Moving away from my research possibilities, I’ll update on some new happenings. Last weekend, my roommate, a couple of her friends and I went to Kashmir. Kashmir is in the northwestern region of India and today is part of the Indian-state of Jammu and Kashmir, the Pakistan regions of Gilgit-Baltistan and the Azad Kashmir provinces, and the Chinese-administered regions of Aksai Chin and Trans-Karakoram Tract. Kashmir is really one of the most beautiful places in the world, but it has been troubled by disputes. Kashmir wants to be an independent state. Maharaja Hari Singh, the ruler of Kashmir from 1925-1952, was Hindu while his people were mainly Muslim. Therefore, he was unable to decide which nation Kashmir should join, making Kashmir a neutral region. In 1947, Pakistan sent Muslim tribesmen to the capitol, Srinigar, and the first war over Kahsmir began between India and Pakistan. India took the dispute to the United Nations, the UN called for Pakistan to remove its troops and for India to withdraw its forces. Once this happened, it allowed Kashmir to have the freedom to decide their future, but that did not play out as planned. Pakistan ignored the UN mandate and continued fighting for part of Kashmir. In 1949, there was an agreement made with 65% of the territory given to India, and the rest to Pakistan. Again, fighting broke out regardless of many more agreements. In 1989, there was a massive genocide which drove out all the Hindus in the valley before the troops reached them. The ongoing fighting and bloodshed has been going on for more than 5 decades. In 2002, credible elections took place which favored negotiating with the separatists. A couple years later in 2004, the prime ministers of India and Pakistan held a meeting and discussed steps their countries are taking to ease the conflict. Since the 2004 peace talks, violence has lessened, but the tension over whose territory it belongs to still stands. It really remains an unresolved conflict.

When we arrived to Srinagar, the capitol of Kashmir, it was absolutely gorgeous – it has been compared to the Swiss Alps.It was quiet, the air was fresh and felt like somewhere far off. My roommate has a family friend who had us over for breakfast – his cooks made us delicious omelettes, and he spoke of his shawl business. He sells very expensive pashmere and wool shawls that run up to $7,000 US dollars. After breakfast, he drove us to the houses where the shawls are made (both hand made and machine) and we saw the workers in the room quietly sewing and weaving, it was really something. Mid day, we drove to where we were going to stay, which was on Dal Lake and were given a house boat for the weekend. The house boats at this place are well known, and many prominent people have stayed there including Ambassadors and musicians like George Harrison. The house boats were surrounded by Kingfishers and Maple trees and a staff that made the place feel like a home. One of the mornings we woke up at 4am to take a shikara (boat) out into the water to engage in the morning market. We sat in the shikara and bargained with the local people who were selling saffron, vegetables, jewelry, and sweets. It was so interesting to buy and sell goods on water. We also stopped and watched bread being made for the morning round. I really loved Kashmir and didn’t feel any of the political unrest that has had such a history there. We went to the countryside and had a horseback ride in Phelegum through the mountains – I missed riding. Overall, it was pure beauty and I felt lucky to have had the chance to be there. Kashmiri people are known to feed you and feed you and feed you!! So, even if you’re full, they will put more food on your plate. Kashmiri’s are incredibly hospitable and warm. In Kashmir we were surrounded by lots of mosques, being that the majority of the people are Muslim. It felt comforting hearing the prayers at 5am and they have someone live on the loud speaker 5 times a day, so no matter where you are you can hear it.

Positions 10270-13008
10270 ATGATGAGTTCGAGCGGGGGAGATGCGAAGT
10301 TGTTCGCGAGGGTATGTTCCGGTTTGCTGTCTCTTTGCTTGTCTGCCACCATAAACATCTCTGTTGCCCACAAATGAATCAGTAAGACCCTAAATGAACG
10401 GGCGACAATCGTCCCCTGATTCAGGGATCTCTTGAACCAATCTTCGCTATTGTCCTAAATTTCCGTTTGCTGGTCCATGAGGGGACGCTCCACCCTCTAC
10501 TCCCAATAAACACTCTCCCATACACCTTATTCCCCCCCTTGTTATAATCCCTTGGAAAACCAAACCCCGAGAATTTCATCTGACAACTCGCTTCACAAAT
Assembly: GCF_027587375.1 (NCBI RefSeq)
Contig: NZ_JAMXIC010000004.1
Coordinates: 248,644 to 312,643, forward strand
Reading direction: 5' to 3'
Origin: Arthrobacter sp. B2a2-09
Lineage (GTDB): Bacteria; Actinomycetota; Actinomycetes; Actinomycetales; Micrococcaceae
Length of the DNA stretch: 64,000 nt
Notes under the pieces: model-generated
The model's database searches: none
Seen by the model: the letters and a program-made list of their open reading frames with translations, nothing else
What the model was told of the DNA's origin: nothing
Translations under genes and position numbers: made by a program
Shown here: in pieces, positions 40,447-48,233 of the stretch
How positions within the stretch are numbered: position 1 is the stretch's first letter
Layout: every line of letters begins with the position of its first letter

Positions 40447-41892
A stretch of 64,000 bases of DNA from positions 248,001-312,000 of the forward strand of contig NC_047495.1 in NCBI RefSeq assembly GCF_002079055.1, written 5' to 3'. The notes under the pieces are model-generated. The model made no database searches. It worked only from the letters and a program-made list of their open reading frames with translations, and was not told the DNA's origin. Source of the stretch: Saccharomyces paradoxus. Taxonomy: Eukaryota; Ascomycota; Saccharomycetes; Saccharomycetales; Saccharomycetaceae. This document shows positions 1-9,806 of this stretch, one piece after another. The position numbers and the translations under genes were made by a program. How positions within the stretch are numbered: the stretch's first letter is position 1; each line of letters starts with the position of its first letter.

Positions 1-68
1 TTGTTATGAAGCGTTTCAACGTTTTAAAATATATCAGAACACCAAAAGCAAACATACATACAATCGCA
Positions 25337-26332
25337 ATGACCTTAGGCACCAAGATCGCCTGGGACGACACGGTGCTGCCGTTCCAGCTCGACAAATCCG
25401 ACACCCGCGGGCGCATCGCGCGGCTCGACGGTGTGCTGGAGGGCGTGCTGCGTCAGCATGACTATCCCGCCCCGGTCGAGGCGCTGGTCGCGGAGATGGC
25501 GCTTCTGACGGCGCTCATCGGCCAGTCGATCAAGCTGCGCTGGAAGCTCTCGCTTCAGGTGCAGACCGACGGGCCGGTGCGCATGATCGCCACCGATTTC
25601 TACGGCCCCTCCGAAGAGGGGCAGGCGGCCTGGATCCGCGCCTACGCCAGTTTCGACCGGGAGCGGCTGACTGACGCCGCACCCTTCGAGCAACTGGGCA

Anyhow, I’ve said a lot. I intend on reading more this weekend and I attended a German-Indian outdoor music festival with an Indian star percussionist (who was amazing, his name is Sivamani) and a German solo percussionist at the park last tonight. This festival was part of a series of events to celebrate the year of Germany and India. On a side note, it was interesting to find out that government public elementary schools here teach their children how to speak German. They also teach them Spanish too. I think we should really require Spanish to be taught to our elementary kids.

I’ll write again in a few days to update you some more. MISS you all!


Enjoy the pictures —

Breakfast at Mr. BishirJ’s

Seeing the shawls being made

This man’s picture was in the National Geographic


Antique Austin Car
Lovely Kingfisher
More FOOD!
View of Kashmir from Parimaha (The palace of Fairies)
Bread being made underground at around 430am
At the morning market
The house boats